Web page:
As have previous researchers, "We found significant differences in quality of care experienced by blacks compared with that of whites," said lead author Beth A. Virnig of the University of Minnesota School of Public Health, writing in the November/December issue of Health Affairs. "We show that these differences are also present for Hispanic and Native Americans, although the magnitudes and patterns may differ."
The study looked at access to and quality of Medicare managed care, expanding previous black-white population analysis to Hispanic, Asian and Native Americans.
The authors studied several million records from 301 Medicare+Choice (managed care) plans, measuring care levels among the ethnic groups for: breast cancer screening, cholesterol control in heart and stroke patients, use of beta-blockers in heart attack survivors, diabetes care, control of high blood pressure, and access to care.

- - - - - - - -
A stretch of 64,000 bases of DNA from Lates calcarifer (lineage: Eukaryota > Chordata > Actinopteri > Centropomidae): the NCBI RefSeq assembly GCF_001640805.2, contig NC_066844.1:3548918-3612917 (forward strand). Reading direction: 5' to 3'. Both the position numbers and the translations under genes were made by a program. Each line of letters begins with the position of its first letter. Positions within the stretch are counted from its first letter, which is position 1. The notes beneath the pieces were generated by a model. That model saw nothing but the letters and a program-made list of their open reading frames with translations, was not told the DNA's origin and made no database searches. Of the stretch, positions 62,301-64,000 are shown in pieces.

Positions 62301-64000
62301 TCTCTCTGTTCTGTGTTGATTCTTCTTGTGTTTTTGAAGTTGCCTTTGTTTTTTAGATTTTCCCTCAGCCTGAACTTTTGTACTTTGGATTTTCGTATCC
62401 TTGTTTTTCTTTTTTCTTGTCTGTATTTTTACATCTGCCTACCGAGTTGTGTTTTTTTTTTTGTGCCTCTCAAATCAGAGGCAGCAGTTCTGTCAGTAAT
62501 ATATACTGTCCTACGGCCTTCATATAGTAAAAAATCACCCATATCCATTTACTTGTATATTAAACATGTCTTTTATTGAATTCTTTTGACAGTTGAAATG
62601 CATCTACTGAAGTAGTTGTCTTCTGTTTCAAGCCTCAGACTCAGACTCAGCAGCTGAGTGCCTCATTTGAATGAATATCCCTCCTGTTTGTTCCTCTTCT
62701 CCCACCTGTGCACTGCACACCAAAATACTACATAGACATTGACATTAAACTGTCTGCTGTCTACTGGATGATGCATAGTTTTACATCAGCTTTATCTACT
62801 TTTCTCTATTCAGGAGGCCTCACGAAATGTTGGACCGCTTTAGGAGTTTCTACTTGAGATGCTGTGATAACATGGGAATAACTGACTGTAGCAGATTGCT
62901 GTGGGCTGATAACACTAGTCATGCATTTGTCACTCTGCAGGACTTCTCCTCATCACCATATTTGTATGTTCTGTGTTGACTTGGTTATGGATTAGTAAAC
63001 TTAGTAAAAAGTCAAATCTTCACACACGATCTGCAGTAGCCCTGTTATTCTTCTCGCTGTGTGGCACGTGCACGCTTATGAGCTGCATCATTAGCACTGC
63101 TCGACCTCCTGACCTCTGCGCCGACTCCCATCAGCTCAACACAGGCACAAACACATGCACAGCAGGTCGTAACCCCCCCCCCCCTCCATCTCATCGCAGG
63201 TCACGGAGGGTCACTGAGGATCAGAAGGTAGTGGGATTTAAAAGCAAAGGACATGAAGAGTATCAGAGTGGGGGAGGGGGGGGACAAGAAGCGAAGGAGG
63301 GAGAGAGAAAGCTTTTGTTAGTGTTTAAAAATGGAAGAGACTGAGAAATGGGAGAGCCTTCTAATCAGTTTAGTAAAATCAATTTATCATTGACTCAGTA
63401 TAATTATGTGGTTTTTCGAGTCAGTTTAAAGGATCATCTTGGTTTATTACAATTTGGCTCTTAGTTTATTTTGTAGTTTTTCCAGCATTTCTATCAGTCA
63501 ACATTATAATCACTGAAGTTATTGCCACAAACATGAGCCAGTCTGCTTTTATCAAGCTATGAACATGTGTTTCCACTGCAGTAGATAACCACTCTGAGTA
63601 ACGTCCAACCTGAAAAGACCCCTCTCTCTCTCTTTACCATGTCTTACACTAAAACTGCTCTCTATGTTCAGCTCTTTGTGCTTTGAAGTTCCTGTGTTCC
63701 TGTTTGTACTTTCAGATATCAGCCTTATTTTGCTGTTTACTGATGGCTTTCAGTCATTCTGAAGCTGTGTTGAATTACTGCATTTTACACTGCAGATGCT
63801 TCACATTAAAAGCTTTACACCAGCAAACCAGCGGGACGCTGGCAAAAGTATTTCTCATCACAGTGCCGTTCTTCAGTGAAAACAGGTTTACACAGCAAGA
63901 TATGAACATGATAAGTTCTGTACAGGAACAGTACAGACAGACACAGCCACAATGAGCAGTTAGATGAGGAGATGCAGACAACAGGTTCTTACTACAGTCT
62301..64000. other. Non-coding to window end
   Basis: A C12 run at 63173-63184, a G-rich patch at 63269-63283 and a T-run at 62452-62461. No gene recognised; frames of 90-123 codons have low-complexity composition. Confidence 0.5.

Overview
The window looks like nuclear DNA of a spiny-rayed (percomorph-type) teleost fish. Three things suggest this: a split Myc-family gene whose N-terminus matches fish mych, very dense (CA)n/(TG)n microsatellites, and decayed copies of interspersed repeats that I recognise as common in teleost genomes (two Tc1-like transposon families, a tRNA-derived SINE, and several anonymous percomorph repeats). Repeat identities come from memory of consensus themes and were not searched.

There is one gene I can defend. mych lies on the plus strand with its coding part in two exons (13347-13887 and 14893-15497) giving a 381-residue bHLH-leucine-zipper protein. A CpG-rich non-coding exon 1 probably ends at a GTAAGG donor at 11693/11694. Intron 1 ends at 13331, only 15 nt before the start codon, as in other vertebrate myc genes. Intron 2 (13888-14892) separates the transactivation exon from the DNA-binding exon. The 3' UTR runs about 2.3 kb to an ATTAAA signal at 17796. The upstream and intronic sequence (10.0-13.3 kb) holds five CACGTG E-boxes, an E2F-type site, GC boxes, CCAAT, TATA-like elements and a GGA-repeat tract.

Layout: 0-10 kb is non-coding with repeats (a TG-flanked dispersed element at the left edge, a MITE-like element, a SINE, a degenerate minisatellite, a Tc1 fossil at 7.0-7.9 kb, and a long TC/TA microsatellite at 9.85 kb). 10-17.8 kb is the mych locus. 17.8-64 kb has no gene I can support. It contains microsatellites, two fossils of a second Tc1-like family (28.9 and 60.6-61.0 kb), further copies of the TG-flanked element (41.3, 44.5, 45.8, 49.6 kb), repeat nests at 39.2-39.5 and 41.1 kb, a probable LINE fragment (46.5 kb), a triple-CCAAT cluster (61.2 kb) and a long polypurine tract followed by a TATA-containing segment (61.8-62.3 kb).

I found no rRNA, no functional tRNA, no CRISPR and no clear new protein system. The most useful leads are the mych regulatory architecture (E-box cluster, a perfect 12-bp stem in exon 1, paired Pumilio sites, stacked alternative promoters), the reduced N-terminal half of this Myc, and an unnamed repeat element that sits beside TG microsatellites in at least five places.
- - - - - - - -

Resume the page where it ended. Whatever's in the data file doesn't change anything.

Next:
Highlights of the analysis, which the authors said is one of the first reports of its kind:
-- Asians, along with those labeled "others," were as likely or more likely than whites to receive good health care in all areas measured by the study.
-- "Compared with white women, Hispanic women showed even greater disparities in receipt of a mammogram than did black women. This may be the result of different cultural attitudes and beliefs with regard to the effectiveness of mammography, or it may simply reflect the fact that most of the effort to increase breast cancer screening rates for minority women has focused on African Americans."
-- Blacks are the only racial group for which the rates of diabetes care were significantly lower than for whites.
-- Whites are less likely than Hispanics and Native Americans to have their high blood pressure controlled.'"/>